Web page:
4. Finally, summarize the book from your perspective. Did you like it? Why?

This may sound daunting, but you’ll likely find that you have a handle on all of this from your reading. It’s just a question of putting it together. You can do it!


Visit my website here, where you’ll find more information on my books. There’s also a Facebook fan page if you can find it. On both you’ll find more on ideas and events that matter to me — and possibly to you.

A Really Great Review

Collateral Damage NEW Cover copy 3

We writers read for enjoyment, yes, but try as we might, we find ourselves sizing up the competition. At first we gain prototypes from which we learn. As we continue to grow in technique and possibly in talent, we try to fit ourselves into the panoply of writers: the famous, who make the money; the geniuses, who give us new structure and vocabulary; the storytellers, who hold us speechless as we turn page after page.

This is largely what we writers do when we blog books. But occasionally we grab the brass ring for ourselves, and something we’ve written becomes praiseworthy in the eyes, the ears, the mind, of prominent reviewers. I received such a gift this weekend – – praise for my latest, Collateral Damage and Stories. What transpired? Have a look:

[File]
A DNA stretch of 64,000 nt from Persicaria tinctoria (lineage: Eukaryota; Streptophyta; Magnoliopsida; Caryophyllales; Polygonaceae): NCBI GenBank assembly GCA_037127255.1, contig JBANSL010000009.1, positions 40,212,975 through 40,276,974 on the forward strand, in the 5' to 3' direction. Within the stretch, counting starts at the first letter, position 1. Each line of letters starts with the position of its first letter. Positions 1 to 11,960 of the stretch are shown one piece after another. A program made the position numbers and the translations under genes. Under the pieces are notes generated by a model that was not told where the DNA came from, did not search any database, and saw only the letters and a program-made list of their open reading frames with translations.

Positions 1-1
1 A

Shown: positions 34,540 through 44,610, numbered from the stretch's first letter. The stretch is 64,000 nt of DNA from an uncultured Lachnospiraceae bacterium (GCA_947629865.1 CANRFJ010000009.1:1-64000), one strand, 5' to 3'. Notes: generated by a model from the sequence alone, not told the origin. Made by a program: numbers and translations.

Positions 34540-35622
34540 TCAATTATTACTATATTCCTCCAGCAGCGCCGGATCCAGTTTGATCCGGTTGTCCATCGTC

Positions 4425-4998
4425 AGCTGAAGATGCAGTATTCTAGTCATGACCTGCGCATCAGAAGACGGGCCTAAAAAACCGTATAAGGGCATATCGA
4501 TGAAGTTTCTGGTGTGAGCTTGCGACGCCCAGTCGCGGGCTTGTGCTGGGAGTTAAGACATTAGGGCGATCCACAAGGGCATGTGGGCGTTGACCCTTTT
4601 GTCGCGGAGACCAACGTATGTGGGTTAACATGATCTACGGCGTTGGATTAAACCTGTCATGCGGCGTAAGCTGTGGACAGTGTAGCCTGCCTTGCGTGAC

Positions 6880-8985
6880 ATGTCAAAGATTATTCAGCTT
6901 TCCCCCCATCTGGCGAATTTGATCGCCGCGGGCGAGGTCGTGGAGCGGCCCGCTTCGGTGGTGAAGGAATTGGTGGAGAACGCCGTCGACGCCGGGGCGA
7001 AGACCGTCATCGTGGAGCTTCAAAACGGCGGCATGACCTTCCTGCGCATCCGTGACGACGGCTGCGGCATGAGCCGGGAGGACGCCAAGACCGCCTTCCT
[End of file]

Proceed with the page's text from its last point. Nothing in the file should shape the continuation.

Asheville_Citizen-Times_20160724_D03_2-REVIEW_Collateral Damage and Other Stories_Bob_Mustin

Thank you, Rob Neufeld!

P&W’s Slant on Self-Publishing

Poets & Writers, November/December 2013


Being a writer caught between the traditional and the self-pub worlds, I’m always drawn to the what-ifs of self publishing articles and advice columns. P&W seems to be aware of this changing reality, given that an annual issue appears on that subject, so I dug in to this issue – with gusto.